The literature on the relationship of cannabis to the development of psychosis is both vast and exceedingly confused, and as one reads through its more noteworthy contributions, a definite dichotomy, one based largely on locale and observer, becomes evident. Authors from India, Egypt, Turkey, Africa, and other Eastern lands are largely in agreement that their psychiatric institutions are populated by a large number of cases of insanity which can be directly attributed to hashish. In the late 1800's and early 1900's particularly, but even as late as 1967, papers and official statements appeared which adamantly condemn the drug as harmful both to the mental health of the individual and to the integrity of the social fabric of their countries. It is striking that numerous discussions of the psychotogenic effects of cannabis in Western literature (notably those written recently in the United States) are in quite an opposite vein; they either exonerate marihuana from these charges or else cite only a handful of cases to support the contention that its use leads to the development of psychoses. Clearly, there are some discoverable factors or circumstances which account for the existence of such a wide dichotomy in world medical opinion. A critical look at this literature may reveal some reasonable conclusions that can be drawn with regard to cannabis and psychosis.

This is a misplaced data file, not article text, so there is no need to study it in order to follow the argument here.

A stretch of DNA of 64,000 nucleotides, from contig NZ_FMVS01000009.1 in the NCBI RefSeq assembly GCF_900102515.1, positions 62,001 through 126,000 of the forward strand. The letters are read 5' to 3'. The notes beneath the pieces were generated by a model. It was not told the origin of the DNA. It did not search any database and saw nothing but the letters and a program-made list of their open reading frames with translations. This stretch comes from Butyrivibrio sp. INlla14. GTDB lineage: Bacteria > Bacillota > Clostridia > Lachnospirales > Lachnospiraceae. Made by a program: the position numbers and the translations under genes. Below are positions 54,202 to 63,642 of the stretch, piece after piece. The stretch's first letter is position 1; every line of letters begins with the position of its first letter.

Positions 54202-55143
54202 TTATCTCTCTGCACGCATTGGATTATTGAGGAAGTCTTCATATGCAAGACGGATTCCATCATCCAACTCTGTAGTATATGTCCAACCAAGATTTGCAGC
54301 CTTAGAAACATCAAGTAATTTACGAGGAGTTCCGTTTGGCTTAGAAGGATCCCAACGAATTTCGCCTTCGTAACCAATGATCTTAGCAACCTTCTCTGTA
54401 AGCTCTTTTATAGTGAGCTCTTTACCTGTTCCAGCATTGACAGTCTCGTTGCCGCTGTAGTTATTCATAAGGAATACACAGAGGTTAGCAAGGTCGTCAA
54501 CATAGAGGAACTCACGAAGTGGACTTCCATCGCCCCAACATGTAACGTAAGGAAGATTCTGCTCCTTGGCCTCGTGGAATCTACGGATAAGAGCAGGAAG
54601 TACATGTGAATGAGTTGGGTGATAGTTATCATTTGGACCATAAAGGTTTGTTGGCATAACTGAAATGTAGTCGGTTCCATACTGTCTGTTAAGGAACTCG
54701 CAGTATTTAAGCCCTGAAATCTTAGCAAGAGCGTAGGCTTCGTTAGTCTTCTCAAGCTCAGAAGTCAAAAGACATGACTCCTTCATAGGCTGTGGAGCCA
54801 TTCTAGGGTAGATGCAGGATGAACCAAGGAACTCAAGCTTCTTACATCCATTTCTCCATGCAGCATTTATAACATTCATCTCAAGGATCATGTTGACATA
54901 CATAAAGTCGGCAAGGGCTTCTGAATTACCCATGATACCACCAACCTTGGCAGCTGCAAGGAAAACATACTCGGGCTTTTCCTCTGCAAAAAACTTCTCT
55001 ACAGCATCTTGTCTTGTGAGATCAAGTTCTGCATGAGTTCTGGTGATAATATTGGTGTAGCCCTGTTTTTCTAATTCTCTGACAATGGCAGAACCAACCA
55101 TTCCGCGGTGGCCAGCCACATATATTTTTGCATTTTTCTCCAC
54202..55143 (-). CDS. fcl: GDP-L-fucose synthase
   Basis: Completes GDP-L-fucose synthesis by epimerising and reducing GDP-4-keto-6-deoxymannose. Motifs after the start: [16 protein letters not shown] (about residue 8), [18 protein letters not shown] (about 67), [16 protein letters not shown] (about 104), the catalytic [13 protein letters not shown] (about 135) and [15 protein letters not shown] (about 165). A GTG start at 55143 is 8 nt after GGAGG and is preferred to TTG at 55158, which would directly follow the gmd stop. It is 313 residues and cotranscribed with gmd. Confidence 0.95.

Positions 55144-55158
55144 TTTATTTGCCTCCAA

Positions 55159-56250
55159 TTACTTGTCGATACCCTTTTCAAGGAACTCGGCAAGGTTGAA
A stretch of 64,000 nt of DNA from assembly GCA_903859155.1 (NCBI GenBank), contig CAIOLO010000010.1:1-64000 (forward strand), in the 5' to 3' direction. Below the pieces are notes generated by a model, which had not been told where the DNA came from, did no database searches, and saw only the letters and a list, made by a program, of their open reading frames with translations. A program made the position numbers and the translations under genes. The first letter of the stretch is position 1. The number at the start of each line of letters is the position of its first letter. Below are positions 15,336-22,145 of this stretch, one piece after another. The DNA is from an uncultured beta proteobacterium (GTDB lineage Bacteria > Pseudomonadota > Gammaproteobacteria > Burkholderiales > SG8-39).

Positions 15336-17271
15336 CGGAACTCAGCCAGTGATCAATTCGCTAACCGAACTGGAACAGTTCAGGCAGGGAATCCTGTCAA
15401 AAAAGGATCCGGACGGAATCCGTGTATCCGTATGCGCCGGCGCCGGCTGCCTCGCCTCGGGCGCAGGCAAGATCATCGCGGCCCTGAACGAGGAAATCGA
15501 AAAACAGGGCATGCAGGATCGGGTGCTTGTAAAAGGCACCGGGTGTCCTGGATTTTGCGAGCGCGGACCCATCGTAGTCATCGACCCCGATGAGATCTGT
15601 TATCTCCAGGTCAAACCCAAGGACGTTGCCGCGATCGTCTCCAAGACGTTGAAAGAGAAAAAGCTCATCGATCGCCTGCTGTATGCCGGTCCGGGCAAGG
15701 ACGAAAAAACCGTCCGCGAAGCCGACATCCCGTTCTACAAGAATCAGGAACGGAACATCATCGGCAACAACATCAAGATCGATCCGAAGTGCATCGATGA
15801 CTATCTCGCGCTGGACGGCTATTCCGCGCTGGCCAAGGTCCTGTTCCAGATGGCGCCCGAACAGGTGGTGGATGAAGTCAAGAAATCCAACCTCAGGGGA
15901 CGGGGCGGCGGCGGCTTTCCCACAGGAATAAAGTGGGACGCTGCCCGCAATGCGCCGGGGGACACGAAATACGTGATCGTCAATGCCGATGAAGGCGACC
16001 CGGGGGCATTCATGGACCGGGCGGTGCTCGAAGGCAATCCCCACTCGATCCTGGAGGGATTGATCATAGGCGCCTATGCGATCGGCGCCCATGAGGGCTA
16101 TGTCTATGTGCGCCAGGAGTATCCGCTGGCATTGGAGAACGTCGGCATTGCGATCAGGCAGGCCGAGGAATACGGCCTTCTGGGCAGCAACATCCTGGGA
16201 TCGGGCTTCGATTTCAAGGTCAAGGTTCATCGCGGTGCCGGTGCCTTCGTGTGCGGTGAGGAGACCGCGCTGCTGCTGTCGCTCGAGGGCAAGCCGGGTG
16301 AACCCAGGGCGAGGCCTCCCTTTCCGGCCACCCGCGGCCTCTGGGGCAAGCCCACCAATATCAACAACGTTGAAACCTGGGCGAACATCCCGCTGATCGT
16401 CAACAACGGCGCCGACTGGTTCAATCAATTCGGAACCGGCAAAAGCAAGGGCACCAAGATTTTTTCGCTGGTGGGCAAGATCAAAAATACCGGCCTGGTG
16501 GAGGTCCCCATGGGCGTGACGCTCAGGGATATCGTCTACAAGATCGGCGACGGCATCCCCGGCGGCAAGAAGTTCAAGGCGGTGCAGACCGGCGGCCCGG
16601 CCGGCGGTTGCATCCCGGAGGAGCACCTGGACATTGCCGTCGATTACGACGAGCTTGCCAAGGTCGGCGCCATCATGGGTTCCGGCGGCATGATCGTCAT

Examining first the Eastern literature, one is immediately impressed with the magnitude of the role that cannabis apparently plays in admissions to psychiatric facilities. Authors from the East would have us believe that anywhere from one-fourth to ninetenths of the admissions to their institutions result from the use